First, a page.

With that scholarship, Larry was able to enroll and eventually graduate from two schools within the region. While not Ivy League, they did open opportunity’s door. Higher education was the real beginning of Larry’s basic education; that was when he finally had access to information and gained the critical-thinking skills necessary to independently seek knowledge and understanding.


Larry graduated Salutatorian from Martin Methodist College, a two-year private liberal arts school. He then attained his undergraduate degree, majoring in English and completing some graduate-level work for a Masters in Business Administration, at the University of North Alabama.


With his basic education behind him, Larry then began applying his learned skills and curiosity about the world to a philosophy of continuing education. He continues to seek answers—often finding hidden meaning, ironically, through a study of the world via analogy, metaphor, irony, and symbolism.


Larry wanted to learn about the world beyond Center Elementary. His journey eventually took him to New York City, where he now resides happily. In that world, he has been known to hobnob with the Ivy League liberal sort of fellow, both at work and at play. In fact, in the esoteric world of strategic financial consulting, Larry has—quite literally—put words into the mouths of CEOs at some of the world’s most powerful, global business leaders. Names you’d know, if only Larry would tell. (He won’t.)


Between the two worlds of backwoods boy and big-city word broker exist the forces that created the person Larry is now—and still is becoming. His writing, while not specific to issues of civil rights or societal unrest, reflects the ethos of that journey. Through his writing, he now hopes to stray a bit from the well-worn paths of other authors; for great as their paths may be, he wants to explore a bit off all beaten paths, to find his own way.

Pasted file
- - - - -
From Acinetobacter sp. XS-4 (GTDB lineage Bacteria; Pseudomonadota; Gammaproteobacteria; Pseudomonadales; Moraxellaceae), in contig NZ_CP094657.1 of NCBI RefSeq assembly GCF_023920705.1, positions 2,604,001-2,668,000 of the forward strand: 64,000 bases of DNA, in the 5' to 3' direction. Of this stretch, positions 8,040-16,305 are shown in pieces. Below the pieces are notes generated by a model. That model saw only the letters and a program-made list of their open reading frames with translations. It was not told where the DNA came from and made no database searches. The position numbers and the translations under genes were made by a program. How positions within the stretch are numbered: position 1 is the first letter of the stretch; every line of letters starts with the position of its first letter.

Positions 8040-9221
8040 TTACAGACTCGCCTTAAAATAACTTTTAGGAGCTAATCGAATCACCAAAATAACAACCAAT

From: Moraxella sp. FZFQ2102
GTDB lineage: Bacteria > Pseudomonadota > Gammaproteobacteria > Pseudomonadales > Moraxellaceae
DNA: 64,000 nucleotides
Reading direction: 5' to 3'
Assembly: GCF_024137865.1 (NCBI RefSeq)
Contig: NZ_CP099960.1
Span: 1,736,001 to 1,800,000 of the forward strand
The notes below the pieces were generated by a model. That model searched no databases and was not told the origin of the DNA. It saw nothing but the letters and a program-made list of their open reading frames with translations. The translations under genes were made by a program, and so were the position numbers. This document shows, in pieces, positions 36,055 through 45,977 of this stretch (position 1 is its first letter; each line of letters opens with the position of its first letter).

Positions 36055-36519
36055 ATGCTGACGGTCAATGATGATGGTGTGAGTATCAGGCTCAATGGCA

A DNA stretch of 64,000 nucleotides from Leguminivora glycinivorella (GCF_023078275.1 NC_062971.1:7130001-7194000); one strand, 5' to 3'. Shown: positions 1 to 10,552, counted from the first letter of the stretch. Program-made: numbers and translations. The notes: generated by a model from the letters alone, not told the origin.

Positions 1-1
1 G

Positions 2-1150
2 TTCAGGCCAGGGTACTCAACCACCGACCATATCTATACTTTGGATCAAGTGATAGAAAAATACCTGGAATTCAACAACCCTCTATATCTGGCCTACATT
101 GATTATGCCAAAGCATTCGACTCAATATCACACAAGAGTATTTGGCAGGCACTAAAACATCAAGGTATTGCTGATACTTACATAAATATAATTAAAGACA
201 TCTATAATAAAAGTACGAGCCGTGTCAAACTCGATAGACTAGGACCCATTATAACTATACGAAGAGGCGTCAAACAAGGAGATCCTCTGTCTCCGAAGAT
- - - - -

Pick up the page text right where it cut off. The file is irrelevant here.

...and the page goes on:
Larry is Chief Copy Editor (yes, that’s actually his title) and a writer for the global wealth division of one of the world’s largest banks, headquartered in Manhattan. His published works include poetry, essays, and short stories. His mid-term desire, as with countless other Americans, is to get his work—especially his novels—published, read, appreciated. Unlike most wannabe-published authors with a similar dream, he actually moved to the big city to pursue his passion.




  • What drives Larry? He says that many works of literary merit still await creation, that the best is yet to be. He’s quick to add that he’s not implying his talent matches that of the traditional writers and poets that he admires—like Faulkner, Frost, and Dickinson—but he doesn’t mind if you infer that he aspires to that level. He knows that once creativity conceives, it demands birth—and he understands that such birthing requires hard labor.


  • Alchemy, beyond allusion. However, Larry prefers a different metaphor to explain his fascination with, and his dedication to, the written word. Word crafting, he says, meets the full definition of alchemy—for it turns the ordinary into gold (with the right combination of words), dissolves all differences among peoples (through application of universal themes), and is the true elixir of life (because words created in excellence make the creator immortal).